I don't think many would argue that compared to the standard Western diet, a diet of mainly vegetables, fruits, nuts and fish and without sweetened or processed foods is healthier. If referring to that as a "paleolithic" diet is what gets people to eat that way, then I'm not going to argue with it.

    That being said, I will argue just for the sake of arguing.
    While it is true that fruits, veggies, nuts, etc are healthy, and also happened to be part of the paleolithic diet, assuming that this means all aspects of the paleolithic diet is healthy is bad logic. That's like saying because oranges and carrots are healthy, every orange colored food must be healthy and adopting an "orange" diet, even thought that may include large portions of circus peanuts and cheeze-whiz. (I went through multiple examples of diets that I thought were too ridiculous to be true, and kept having to start over because it turned out each one actually existed, including the "orange colored food" diet, so I finally gave up.)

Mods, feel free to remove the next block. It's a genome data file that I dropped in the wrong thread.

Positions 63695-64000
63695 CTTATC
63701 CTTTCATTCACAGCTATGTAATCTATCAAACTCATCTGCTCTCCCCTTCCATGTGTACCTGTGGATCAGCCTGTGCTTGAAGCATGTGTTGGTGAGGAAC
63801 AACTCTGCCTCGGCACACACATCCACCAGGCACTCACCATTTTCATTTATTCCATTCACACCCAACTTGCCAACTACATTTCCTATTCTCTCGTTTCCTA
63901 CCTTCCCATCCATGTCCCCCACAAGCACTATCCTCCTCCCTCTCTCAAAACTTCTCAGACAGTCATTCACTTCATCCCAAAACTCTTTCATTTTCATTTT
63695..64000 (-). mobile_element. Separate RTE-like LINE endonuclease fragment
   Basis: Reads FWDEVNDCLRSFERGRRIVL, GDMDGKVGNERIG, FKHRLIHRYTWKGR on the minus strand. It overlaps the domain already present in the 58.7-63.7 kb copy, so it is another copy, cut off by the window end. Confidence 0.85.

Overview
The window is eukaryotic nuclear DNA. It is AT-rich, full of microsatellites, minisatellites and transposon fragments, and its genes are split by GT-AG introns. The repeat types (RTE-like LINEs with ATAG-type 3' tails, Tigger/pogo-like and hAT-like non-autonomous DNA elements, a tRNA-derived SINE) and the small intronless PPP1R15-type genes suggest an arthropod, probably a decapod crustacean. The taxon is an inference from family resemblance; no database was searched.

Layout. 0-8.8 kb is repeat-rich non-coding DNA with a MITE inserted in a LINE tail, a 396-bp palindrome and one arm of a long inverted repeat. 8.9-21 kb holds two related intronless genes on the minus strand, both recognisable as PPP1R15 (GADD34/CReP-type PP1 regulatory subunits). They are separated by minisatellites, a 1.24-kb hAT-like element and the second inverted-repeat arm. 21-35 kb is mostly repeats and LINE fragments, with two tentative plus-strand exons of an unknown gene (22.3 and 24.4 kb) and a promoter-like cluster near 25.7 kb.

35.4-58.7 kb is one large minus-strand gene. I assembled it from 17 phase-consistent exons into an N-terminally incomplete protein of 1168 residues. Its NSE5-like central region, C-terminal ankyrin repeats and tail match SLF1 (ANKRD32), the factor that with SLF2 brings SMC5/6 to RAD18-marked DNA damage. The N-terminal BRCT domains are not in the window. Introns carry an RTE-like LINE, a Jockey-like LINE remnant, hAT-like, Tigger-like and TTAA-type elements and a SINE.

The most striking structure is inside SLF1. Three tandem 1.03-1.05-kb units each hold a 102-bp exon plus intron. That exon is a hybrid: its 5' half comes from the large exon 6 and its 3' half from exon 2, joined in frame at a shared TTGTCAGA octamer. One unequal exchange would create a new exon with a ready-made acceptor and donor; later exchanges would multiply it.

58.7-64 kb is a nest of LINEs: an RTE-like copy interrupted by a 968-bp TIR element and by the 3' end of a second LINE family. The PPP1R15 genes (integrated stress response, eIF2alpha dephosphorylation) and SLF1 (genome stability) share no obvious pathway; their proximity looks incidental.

This is what separates a science based diet from a fad diet. A fad diet is based on a gimmick (eat like a caveman!) Rather than eating what the science says is best, you eat only what conforms to the gimmick. For the most part, this isn't a huge problem with the paleo diet since most of it happens to be healthy. However there are still examples of where adherence to the "gimmick" conflicts with the science. The paleo diet welcomes root vegetables such as potatoes and yams, ie unhealthy simple starches, yet at the same time shuns much healthier complex carbs such as oatmeal.

    There is a lot of evidence that certain aspects of paleo diet are healthy, although using that as proof that the paleo diet as a whole is scientifically based is flawed. Using the same trick I could argue that my circus peanut/cheeze-whiz/carrot based orange diet is scientifically proven to be healthy because I can provide a study that shows carrots are healthy.